European law is a broad term that includes different types of regional law in Europa. In the “European Law” research field of the Institute for European Global Studies, the focus is put on the law of the European Union (EU) as a particularly important sub-field. This includes not only the European Union’s internal law but also aspects of its external relations law that are of particular importance to Switzerland. The legal relationship between Switzerland and the EU rests on more than 100 agreements that have developed into a complex body of law since the 1950s. From a Swiss perspective, this so-called bilateral or sectoral law has gained in importance through recent political developments. Indeed, the system is under a certain political pressure due to two issues in particular: First, the discussions on migration from the EU which are linked a number of popular initiatives and, second, the negotiations between Switzerland and the EU on a renewed institutional framework for a selected number of economic agreements.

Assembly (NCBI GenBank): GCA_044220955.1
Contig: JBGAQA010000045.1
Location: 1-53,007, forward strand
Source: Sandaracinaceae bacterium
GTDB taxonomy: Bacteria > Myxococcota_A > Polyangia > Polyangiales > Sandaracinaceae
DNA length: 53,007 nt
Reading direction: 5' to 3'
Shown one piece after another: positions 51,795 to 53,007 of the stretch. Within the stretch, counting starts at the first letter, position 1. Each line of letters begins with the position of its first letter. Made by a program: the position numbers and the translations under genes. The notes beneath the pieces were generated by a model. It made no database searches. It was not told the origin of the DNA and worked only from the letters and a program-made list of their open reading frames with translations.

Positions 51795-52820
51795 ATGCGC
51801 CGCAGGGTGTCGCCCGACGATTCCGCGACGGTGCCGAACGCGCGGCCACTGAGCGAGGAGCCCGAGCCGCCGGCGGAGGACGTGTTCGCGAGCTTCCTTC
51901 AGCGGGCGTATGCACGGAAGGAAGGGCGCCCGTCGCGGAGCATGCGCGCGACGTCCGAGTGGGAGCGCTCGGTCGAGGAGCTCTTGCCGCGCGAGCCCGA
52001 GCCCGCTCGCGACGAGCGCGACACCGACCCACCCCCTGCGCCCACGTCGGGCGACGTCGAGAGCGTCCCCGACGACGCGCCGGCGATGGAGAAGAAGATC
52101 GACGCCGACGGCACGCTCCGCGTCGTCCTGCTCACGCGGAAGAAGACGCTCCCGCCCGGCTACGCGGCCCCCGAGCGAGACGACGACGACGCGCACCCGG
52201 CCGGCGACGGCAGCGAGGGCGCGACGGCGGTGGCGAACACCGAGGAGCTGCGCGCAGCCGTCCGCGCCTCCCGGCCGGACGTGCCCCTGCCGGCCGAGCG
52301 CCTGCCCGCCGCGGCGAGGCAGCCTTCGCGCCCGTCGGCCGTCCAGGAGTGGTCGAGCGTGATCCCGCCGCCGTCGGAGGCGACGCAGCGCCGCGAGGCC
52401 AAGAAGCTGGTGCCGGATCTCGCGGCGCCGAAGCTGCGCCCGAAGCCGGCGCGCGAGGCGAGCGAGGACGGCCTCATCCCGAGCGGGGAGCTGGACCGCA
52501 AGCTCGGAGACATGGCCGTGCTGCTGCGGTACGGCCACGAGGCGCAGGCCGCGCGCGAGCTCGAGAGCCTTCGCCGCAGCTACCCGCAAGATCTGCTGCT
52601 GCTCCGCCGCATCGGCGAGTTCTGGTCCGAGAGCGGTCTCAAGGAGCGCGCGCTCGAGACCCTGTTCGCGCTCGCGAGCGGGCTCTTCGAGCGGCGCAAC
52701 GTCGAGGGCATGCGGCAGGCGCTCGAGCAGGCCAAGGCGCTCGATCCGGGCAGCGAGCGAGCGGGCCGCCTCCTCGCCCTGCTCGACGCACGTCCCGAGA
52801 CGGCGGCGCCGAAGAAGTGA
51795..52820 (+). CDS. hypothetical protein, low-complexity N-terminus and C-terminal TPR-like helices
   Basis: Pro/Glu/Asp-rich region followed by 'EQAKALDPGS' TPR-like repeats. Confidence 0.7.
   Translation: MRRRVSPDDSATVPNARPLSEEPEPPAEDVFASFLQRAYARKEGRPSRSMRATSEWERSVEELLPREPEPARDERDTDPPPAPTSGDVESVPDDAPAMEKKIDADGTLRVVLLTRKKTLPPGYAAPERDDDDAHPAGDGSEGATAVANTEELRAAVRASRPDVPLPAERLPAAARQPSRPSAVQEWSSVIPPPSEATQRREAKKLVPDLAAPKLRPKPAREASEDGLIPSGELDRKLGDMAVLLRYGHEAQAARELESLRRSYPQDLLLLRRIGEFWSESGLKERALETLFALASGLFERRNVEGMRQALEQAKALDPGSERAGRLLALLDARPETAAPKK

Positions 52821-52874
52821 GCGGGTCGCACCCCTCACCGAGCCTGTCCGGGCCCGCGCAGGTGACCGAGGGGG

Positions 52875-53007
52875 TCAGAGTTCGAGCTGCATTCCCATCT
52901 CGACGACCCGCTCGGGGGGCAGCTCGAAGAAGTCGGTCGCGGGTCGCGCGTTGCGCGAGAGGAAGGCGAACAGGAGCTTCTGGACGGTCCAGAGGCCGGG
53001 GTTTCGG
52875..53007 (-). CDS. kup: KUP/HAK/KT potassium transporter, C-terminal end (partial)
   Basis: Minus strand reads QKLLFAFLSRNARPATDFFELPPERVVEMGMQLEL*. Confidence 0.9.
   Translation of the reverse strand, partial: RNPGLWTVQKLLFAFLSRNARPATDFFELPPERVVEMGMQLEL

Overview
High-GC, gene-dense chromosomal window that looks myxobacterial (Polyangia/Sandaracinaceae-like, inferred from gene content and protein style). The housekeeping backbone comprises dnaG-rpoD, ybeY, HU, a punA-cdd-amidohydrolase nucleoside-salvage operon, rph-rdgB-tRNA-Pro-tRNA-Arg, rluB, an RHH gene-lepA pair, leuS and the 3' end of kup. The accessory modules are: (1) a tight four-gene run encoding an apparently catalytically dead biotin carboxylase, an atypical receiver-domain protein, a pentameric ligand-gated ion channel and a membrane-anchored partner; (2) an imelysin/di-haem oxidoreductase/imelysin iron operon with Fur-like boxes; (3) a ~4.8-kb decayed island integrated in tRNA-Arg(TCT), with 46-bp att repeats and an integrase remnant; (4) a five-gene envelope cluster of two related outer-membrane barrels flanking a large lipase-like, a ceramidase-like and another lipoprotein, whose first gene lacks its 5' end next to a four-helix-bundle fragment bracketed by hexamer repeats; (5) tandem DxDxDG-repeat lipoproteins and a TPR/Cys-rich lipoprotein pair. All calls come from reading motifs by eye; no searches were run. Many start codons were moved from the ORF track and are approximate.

To study such issues, the scholars at the Institute for European Global Studies follow a comparative legal approach which analyzes EU law, the law of the European Economic Area (EEA), the law of the European Free Trade Association (EFTA) and the EU's so-called Ankara Agreement with Turkey but also to the legal and political issues raised in the context of the withdrawal of the United Kingdom of Great Britain and Northern Ireland from the EU (“Brexit”). Indeed, in the latter context similar issues are discussed as in the Swiss context.